This course is an alternative to Math 185 as an entry to the Honors sequence. The sequence Math 175-176 is a two-term introduction to Combinatorics, Dynamical Systems, and Calculus. The topics are integrated over the two terms although the first term will stress combinatorics and the second term will stress the development of calculus in the context of dynamical systems. Students are expected to have some previous experience with the basic concepts and techniques of calculus. The course stresses discovery as a vehicle for learning. Students will be required to experiment throughout the course on a range of problems and will participate each term in a group project. Grades will be based on homework and projects with a strong emphasis on homework. Personal computers will be a valuable experimental tool in this course, and students will be asked to learn to program in either BASIC, PASCAL, or FORTRAN. There are two major topic areas: enumeration theory and graph theory. The section on enumeration theory will emphasize classical methods for counting including: (1) binomial theorem and its generalizations; (2) solving recursions; (3) generating functions; and (4) the inclusion-exclusion principle. In the process, we will discuss infinite series. The section on graph theory will include basic definitions and some of the more interesting and useful theorems of graph theory. The emphasis will be on topological results and applications to computer science and will include: (1) connectivity; (2) trees, Prufer codes, and data structures; (3) planar graphs, Euler's formula and Kuratowski's Theorem; and (4) coloring graphs, chromatic polynomials, and orientation. This material has many applications in the field of Computer Science. Math 176 is the standard sequel.
## Math. 185. Honors Calculus I.
The sequence Math 185-186-285-286 is the Honors introduction to the calculus. It is taken by students intending to concentrate in mathematics, science, or engineering as well as students heading for many other fields who want a somewhat more theoretical approach. Although much attention is paid to concepts and solving problems, the underlying theory and proofs of important results are also included. This sequence is Topics covered include functions and graphs, limits, derivatives, differentiation of algebraic and trigonometric functions and applications, definite and indefinite integrals and applications. Other topics will be included at the discretion of the instructor. Math 115 is a somewhat less theoretical course which covers much of the same material. Math 186 is the natural sequel.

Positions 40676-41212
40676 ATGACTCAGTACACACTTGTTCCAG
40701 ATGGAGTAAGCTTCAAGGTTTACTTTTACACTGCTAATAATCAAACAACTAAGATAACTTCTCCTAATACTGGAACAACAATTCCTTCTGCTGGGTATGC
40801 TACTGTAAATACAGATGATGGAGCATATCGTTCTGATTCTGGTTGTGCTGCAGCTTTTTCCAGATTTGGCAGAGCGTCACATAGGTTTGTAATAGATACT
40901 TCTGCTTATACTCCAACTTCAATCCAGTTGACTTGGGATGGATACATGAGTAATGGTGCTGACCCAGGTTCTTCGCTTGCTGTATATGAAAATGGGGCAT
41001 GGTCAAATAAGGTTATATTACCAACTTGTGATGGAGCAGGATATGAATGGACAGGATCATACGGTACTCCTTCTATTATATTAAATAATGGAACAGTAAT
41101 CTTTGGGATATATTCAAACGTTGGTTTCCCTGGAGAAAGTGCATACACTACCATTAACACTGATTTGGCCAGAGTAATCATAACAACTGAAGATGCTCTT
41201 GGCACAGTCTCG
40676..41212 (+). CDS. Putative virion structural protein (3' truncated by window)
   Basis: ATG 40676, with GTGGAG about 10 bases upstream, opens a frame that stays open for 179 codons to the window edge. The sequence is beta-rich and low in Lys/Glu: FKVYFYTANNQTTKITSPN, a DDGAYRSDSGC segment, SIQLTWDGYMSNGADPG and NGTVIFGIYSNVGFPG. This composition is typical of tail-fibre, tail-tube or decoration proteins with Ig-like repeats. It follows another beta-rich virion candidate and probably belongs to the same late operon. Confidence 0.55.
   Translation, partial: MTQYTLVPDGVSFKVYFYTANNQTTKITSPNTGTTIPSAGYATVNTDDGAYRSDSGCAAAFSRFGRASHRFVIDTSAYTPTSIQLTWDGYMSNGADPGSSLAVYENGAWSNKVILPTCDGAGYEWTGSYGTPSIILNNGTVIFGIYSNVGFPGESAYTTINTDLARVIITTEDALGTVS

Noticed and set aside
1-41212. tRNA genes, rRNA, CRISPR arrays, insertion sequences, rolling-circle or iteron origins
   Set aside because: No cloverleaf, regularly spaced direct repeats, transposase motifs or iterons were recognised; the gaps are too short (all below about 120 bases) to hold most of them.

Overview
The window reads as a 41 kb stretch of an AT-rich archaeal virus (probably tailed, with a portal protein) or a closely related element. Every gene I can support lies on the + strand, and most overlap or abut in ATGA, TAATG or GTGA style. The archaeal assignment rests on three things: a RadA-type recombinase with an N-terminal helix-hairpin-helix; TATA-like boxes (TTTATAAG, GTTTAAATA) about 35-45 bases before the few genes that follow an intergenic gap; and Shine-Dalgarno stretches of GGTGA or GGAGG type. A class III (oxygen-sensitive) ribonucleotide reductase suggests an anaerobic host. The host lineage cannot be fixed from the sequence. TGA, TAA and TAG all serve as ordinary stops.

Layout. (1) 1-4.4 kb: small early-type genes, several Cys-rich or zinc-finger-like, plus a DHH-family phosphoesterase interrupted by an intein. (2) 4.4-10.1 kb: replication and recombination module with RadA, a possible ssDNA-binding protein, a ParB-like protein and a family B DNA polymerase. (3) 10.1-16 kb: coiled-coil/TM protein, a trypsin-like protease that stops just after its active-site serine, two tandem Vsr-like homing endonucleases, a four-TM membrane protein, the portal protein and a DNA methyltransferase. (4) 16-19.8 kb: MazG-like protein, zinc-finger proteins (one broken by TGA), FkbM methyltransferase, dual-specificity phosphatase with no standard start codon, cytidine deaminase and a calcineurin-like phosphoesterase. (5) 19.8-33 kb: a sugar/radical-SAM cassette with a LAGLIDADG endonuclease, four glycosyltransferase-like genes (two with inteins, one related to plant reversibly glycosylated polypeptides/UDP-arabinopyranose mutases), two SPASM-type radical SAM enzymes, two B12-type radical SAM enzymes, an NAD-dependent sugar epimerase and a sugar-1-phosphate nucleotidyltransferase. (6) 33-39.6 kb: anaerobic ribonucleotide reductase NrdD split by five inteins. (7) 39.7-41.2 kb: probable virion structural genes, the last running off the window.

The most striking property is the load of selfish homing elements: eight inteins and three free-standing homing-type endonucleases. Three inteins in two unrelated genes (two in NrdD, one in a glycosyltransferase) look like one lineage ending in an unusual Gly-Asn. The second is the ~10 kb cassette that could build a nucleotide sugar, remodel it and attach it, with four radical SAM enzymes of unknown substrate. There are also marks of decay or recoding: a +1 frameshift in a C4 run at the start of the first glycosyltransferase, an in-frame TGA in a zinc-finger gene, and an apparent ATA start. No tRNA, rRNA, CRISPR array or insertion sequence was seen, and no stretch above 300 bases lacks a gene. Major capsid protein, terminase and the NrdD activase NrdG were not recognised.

## Math. 214. Linear Algebra and Differential Equations.
This course is intended for second-year students who might otherwise take Math 216 (Introduction to Differential Equations) but who have a greater need or desire to study Linear Algebra. This may include some Engineering students, particularly from Industrial and Operations engineering (IOE), as well as students of Economics and other quantitative social sciences. Students intending to concentrate in Mathematics must continue to elect Math 217. While Math 216 includes 3-4 weeks of Linear Algebra as a tool in the study of Differential Equations, Math 214 will include roughly 3 weeks of Differential Equations as an application of Linear Algebra. The textbook is The following is a tentative outline of the course: - Systems of linear equations, matrices, row operations, reduced row echelon form, free variables, basic variables, basic solution, parametric description of the solution space. Rank of a matrix.
- Vectors, vector equations, vector algebra, linear combinations of vectors, the linear span of vectors.
- The matrix equation Ax = b. Algebraic rules for multiplication of matrices and vectors.
- Homogeneous systems, principle of superposition.
- Linear independence.
- Applications, Linear models
- Matrix algebra, dot product, matrix multiplication.
- Inverse of a matrix.
- Invertible matrix theorem.
- Partitioned matrices.
- 2-dimensional discrete dynamical systems.
- Markov process, steady state.
- Transition matrix, eigenvector, steady state lines (affine hulls).
- Geometry of two and three dimensions: affine hulls, linear hulls, convex hulls, half planes, distance from point to a plane, optimization.